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You carefully addressed all reviewer comments in a detailed response letter. This has resulted in a number of small yet valuable improvements to the paper. I consider the resulting paper as a strong contribution to the field of clone detection, and I am pleased to recommend it for acceptance.
This is an interesting paper about 'functionally similar clones': Pieces of code that exhibit (almost) the same behavior, but have been written by different developers, and hence may be structurally very different. The paper studies 2 * 1400 programs all submitted as solutions to the same Google Code Jam. It uses this large corpus to come up with:
1. The observation that functionally similar clones exhibit hardly any structural similarity (0% at full file level, < 16% at fragment level)
2. The observation that the only existing technique for detecting functionally similar clones is very limited (it found just one clone in 70 program pairs)
3. A categorization of typical syntactic differences between functionally similar clones (algorithm; data structure; OO; IO; libraries)
4. A smaller benchmark that can be used for further research into detection of functionally similar clones.
The underlying data set is available via GitHub, and published under DOI http://doi.org/10.5281/zenodo.12646.
Two reviewers are positive: They mainly have a number of clarification questions that should be easy to address.
The third reviewer refers to earlier feedback you received. My impression is that you have partially addressed this earlier feedback. Please double check the earlier feedback you received, and kindly indicate in your rebuttal how you addressed the main points.
Based on this, I share the reviewers' support for this paper. Future work on functional clones will either use the resulting benchmark, or build upon the findings in this paper.
I doubt whether the title does justice to the full paper. The question is not very clear (different from what?) and fails to clarify what the real contributions (such as the benchmark) of the paper are. Maybe you want to reconsider the title?
- Usually there should be no space before a "%".
- There were quite a overfull hboxes in the pdf. Please double check the formatting.
- "hundreds of millions" is a *lot*. There are not that many systems that large, actually. Add a reference, or scale down maybe?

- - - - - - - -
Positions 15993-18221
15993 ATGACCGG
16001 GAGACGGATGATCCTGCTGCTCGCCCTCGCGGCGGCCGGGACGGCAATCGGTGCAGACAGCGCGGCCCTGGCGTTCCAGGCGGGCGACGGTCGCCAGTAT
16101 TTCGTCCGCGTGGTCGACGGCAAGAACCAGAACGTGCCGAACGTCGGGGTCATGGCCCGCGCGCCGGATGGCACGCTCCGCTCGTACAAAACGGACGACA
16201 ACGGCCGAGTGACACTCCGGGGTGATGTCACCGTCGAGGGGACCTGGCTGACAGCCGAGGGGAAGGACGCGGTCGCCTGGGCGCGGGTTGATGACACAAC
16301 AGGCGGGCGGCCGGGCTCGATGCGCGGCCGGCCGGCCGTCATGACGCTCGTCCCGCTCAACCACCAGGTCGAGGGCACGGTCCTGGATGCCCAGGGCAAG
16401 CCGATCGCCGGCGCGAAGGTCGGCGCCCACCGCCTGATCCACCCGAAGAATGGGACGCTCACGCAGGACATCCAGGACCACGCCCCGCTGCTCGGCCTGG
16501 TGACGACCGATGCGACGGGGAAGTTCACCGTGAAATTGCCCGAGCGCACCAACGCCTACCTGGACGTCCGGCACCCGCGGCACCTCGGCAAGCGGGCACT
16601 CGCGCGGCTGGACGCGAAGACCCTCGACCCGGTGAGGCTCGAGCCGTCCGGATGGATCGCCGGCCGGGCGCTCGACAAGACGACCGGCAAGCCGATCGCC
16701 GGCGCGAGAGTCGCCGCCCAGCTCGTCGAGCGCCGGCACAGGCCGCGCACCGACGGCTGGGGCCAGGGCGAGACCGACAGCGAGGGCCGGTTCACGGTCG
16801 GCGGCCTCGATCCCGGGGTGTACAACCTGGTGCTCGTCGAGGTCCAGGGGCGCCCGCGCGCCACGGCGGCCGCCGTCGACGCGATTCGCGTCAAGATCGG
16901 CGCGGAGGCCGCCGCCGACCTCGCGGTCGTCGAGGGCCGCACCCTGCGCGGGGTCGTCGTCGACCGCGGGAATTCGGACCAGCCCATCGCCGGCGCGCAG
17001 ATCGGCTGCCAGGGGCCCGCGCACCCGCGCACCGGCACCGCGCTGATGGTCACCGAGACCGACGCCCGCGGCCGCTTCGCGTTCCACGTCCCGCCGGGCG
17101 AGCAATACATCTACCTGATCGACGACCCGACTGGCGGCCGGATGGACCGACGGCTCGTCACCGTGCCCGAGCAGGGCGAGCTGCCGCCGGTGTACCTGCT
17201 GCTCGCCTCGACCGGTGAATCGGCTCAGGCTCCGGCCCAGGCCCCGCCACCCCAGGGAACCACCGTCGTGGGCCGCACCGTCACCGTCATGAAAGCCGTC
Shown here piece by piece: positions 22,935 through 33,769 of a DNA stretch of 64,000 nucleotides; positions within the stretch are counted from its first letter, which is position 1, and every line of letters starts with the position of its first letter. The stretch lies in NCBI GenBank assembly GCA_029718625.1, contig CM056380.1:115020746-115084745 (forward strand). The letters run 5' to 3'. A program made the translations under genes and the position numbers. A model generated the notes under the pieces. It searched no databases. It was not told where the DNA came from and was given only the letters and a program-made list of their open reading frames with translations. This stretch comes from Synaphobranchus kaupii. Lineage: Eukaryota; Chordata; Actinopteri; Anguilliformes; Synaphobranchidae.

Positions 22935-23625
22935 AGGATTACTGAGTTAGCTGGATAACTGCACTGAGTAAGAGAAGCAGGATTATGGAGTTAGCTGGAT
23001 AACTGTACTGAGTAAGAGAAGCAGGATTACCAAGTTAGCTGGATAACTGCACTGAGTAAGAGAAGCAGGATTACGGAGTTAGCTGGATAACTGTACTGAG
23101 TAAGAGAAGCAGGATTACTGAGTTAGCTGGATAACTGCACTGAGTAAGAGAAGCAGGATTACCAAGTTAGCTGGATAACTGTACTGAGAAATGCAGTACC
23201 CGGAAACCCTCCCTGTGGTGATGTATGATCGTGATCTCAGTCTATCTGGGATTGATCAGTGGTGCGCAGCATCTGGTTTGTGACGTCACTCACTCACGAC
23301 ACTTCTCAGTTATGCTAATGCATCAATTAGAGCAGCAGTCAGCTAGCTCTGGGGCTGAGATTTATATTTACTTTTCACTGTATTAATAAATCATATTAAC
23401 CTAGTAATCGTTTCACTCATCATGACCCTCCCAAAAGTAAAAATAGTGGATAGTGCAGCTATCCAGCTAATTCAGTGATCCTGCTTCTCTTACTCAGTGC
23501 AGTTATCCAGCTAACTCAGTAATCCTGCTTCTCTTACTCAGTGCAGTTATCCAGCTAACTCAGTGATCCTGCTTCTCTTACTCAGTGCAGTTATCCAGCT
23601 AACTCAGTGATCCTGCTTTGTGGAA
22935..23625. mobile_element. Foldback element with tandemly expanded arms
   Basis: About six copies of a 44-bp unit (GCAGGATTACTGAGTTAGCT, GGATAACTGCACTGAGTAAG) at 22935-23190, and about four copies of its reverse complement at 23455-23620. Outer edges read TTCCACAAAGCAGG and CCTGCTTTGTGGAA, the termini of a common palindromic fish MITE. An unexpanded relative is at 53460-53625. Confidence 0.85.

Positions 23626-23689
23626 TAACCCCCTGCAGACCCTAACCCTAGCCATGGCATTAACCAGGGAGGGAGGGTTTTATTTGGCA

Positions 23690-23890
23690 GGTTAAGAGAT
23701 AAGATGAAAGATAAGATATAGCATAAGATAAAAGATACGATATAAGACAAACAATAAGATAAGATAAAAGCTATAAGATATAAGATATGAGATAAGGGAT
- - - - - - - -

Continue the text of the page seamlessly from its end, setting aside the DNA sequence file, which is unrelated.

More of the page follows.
- I doubt Bellon et al were the first to introduce the type-1-4 terminology. Perhaps cite the original paper?
In short: If you handle the above minor points and clarify the paper to address the reviewers' concerns, this paper should be ready to go.
In the Intro. it is mentioned "traditional clone detection approaches and tools are hardly able to detect functionally equivalent clones...". but the reference does not cover the recent research in the past five years. Recently, there has been several work on Semantically similar clone detection by exploiting various representation of program such as AST, PDG, bytecode etc.
This sentence in Section 1.1 is not clear: "...make a functionally similar clone really different from copy..". A FSC clone can be the result of copy&paste and then some immediate modification and customization. this kind of clones belong to which group?
The tools selected for the study are fine, but the justification in Section 3.4.1 is a little bit imprecise. For example the sentence that is supporting your choice is outdated (from 2010): "They have been described as most up-to-date implementations of token based and AST based clone detection algorithms". Or another case, "Commercial tools were not exact enough in what they detect."
Please report Number of methods in Table 3. Also, in Table 3, the size column is unnecessary.
Section 3.5.2, it is mentioned the parameters are set in a way to find more clones. However, min clone length == 6 seems too restrictive, specifically for small programs.
The most important aspect of Type-3 clone detection is the choice of similar threshold. Please, discuss them in Section 3.5.2.
The paper reports an interesting analysis which looks into the source code of programming competitions. I liked the idea of analyzing such code repositories for clone detection research, and I believe this would be an interesting article for the community.